Welsh tenant fees ban comes into force this weekend
By |Published On: 29th August 2019|

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Welsh tenant fees ban comes into force this weekend

By |Published On: 29th August 2019|

This article is an external press release originally published on the Landlord News website, which has now been migrated to the Just Landlords blog.

This Sunday (1st September 2019), the Welsh private rental sector (PRS) will see changes, as its tenant fees ban becomes law.

This means that landlords and letting agents across Wales will no longer be able to charge tenants fees to set up, renew or continue a tenancy. This will apply to standard occupation contracts.

The Welsh tenant fees ban will prevent landlords and letting agents from charging letting fees and a number of other upfront fees payable by tenants to rent a property in Wales. This includes:

  • Accompanied viewings
  • Inventory charges
  • Signing contracts
  • Tenancy renewals

Landlords and letting agents will still be allowed to require permitted payments for:

  • rent
  • security deposits 
  • holding deposits
  • default payments (due to breaches of a contract)
  • payments in respective of council tax, utilities, a television licence, or communication services

Under the new law, holding deposits will be also restricted to one week’s rent.

It will be known as the Renting Homes (Fees Etc.) (Wales) Act 2019. The new legislation introduces a fixed penalty notice of up to £1,000 for anyone charging banned payments. 

An estimated £200 could be saved per tenancy, according to the Welsh government.

The Tenant Fees Act in England came into force on 1st June 2019, bringing in similar changes. However, the main difference is that England now has a security deposit cap of five weeks’ rent, whereas there will be no cap on this for Wales.

Welsh government guidance states: “Although average security deposits tend to be around the equivalent of one month to six weeks rent, there may be circumstances which mean that you may wish to take a slightly higher amount of deposit, for example, should a tenant have pets, which may provide you with peace of mind should damages occur due to those pets. It is permissible to ask for a higher amount of deposit in these circumstances.”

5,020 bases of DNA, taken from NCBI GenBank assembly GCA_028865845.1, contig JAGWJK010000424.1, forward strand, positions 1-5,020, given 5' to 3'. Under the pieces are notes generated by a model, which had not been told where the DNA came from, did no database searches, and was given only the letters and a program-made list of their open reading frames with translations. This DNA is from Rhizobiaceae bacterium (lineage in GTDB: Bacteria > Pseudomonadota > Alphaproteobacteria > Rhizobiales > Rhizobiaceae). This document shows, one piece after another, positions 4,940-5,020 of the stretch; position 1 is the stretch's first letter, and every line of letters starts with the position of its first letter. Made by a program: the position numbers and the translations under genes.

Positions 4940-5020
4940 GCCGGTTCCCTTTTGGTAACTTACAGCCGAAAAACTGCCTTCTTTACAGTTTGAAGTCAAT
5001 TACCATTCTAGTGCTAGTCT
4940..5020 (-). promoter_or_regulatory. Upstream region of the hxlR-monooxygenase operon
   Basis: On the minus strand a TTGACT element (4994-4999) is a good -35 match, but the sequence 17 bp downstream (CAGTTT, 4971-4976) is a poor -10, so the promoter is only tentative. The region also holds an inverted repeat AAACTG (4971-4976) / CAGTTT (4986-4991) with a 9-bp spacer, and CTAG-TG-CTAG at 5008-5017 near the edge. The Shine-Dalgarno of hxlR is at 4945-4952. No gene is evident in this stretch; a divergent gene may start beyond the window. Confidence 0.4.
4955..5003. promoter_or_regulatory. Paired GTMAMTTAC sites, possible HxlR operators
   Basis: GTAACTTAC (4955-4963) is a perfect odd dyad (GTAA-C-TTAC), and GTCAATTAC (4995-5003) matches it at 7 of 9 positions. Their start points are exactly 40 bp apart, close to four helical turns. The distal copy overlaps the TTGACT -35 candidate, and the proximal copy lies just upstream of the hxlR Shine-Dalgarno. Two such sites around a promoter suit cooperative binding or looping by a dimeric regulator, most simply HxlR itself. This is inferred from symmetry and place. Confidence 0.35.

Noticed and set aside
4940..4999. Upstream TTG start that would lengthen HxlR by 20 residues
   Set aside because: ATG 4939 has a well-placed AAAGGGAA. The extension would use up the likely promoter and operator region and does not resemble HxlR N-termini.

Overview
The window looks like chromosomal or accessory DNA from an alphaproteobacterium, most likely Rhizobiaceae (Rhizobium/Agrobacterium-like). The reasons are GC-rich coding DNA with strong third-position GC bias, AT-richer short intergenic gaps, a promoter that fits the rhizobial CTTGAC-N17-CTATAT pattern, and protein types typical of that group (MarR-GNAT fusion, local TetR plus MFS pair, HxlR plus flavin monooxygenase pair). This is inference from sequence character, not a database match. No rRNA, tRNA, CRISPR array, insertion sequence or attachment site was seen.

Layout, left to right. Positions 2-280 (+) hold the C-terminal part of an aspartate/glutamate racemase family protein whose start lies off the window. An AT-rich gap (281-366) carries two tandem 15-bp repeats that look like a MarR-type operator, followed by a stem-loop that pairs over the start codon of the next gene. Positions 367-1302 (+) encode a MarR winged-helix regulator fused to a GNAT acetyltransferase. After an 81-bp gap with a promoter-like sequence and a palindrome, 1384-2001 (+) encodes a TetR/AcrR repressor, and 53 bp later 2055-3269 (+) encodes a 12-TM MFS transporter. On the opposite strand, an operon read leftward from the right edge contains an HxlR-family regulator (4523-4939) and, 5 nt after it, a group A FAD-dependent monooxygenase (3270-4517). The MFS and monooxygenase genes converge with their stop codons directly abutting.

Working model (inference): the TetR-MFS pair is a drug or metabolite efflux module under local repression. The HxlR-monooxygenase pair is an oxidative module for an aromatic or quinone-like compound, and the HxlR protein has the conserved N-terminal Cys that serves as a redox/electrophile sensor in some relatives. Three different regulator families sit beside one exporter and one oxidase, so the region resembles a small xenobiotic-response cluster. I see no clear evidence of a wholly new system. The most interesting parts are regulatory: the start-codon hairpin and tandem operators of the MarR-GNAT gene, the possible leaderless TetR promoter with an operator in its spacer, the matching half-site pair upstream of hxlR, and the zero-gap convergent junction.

David Cox, Chief Executive of ARLA Propertymark, has commented: “The Welsh Tenant Fees ban comes into force on Sunday, and agents should already have implemented the necessary changes within their business in order to be compliant with the law.

“Although the ban has been front of mind for a while, it’s important agents stay up to date with other laws and local licences. A breach of the ban can result in a fine, and license revocation by Rent Smart Wales; so, it’s vital agents get this right.”

About the Author: Em Morley (she/they)

Em is the Content Marketing Manager for Just Landlords, with over five years of experience writing for insurance and property websites. Together with the knowledge and expertise of the Just Landlords underwriting team, Em aims to provide those in the property industry with helpful resources. When she’s not at her computer researching and writing property and insurance guides, you’ll find her exploring the British countryside, searching for geocaches.

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